Michael Longley (b. 1939, Belfast) wrote his first poem over sixty years ago, at the age of 16, ‘in order to impress a girlfriend’. His poetry has continued to impress and to move: his honours include the Whitbread Poetry Award, the Hawthornden Prize, the T. S. Eliot Prize, the Queen’s Gold Medal for Poetry and, most recently, the PEN Pinter Prize. He accepted a CBE in 2010. His friend, the late Seamus Heaney, described him as ‘a custodian of griefs and wonders’.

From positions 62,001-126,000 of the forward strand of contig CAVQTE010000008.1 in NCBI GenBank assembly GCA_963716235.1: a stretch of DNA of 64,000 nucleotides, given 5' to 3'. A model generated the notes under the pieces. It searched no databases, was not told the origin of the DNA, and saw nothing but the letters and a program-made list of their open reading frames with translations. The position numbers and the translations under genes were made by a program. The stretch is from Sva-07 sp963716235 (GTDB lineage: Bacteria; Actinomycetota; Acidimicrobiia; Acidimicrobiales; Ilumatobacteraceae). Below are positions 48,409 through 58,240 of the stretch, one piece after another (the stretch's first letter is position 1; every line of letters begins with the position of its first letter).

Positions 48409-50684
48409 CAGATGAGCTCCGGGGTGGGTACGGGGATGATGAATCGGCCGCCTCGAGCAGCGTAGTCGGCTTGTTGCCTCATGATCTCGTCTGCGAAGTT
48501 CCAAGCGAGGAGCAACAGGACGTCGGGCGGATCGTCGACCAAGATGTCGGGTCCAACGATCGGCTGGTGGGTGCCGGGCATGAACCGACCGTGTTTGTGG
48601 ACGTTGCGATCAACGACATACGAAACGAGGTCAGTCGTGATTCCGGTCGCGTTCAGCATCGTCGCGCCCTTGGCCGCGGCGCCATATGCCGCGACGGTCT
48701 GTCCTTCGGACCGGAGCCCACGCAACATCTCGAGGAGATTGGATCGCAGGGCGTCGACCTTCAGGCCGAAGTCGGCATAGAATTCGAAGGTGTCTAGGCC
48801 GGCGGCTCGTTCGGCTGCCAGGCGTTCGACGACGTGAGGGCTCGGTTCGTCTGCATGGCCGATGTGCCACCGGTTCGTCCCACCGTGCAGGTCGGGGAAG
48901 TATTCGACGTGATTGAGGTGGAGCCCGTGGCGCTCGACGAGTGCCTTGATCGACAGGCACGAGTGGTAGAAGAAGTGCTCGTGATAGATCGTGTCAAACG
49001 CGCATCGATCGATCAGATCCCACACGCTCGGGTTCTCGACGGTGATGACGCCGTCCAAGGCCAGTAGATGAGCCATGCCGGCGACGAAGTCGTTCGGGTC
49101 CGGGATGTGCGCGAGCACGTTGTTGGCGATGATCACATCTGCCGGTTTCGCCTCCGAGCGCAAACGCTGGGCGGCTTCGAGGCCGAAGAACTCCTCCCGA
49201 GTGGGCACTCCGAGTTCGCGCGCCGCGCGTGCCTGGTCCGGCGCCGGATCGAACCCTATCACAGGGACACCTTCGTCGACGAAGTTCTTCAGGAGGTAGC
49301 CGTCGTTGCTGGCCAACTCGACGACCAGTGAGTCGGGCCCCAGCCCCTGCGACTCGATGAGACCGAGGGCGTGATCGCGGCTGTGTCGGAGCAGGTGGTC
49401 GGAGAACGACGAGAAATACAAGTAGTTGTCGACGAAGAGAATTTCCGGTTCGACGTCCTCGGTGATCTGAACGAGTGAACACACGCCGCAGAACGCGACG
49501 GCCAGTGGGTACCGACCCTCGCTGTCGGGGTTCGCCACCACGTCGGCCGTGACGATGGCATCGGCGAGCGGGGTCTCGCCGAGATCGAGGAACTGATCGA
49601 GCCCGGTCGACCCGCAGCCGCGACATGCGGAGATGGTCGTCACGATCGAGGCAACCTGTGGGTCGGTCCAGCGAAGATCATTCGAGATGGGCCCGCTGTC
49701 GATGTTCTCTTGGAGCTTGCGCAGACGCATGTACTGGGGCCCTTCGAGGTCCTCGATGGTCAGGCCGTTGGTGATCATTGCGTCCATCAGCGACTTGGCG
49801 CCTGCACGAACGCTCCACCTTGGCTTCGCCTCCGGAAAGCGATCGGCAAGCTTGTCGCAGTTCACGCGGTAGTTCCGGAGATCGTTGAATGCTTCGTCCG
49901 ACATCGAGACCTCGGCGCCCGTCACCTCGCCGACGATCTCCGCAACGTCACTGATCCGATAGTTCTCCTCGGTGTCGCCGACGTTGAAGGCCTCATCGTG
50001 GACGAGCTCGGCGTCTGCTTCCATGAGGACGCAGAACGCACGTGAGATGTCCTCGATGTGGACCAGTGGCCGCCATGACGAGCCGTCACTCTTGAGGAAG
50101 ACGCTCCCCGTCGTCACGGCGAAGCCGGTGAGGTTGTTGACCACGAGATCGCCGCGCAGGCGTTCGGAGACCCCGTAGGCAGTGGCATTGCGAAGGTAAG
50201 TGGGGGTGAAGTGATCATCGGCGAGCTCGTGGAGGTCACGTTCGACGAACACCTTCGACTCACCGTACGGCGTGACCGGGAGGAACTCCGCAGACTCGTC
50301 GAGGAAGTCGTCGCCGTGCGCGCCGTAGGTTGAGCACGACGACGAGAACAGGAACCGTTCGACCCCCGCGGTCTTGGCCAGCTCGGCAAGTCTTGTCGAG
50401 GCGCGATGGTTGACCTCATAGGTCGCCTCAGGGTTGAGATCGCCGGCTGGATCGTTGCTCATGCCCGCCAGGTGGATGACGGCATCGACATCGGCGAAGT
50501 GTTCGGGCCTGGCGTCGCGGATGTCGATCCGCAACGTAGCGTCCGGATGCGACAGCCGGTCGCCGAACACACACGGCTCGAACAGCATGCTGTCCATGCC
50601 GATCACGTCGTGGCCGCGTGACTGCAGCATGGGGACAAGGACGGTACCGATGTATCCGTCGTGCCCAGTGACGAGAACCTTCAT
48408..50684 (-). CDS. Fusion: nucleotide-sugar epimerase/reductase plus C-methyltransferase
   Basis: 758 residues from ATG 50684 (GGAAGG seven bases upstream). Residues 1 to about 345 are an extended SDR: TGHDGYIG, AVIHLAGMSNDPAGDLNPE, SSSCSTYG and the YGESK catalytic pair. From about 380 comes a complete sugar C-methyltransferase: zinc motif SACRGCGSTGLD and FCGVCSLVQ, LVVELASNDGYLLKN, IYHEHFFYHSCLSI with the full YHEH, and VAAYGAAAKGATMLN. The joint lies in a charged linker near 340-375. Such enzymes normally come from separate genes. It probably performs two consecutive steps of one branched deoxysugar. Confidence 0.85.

Longley, who cites the works of Edward Thomas and W B Yeats as his Desert Island books, demonstrates in his latest collection a luminous and engaged sparseness of style. He writes, ‘I think my work has become simpler as I have grown older … writing a poem is a journey into the unknown. If you look after the words, the poem should look after itself. If you look after the poems, the book should eventually materialise. It is an intuitive process. Poetry is a mystery’. Invested in nature and morality, Angel Hill finds a beautiful ground for that mystery.
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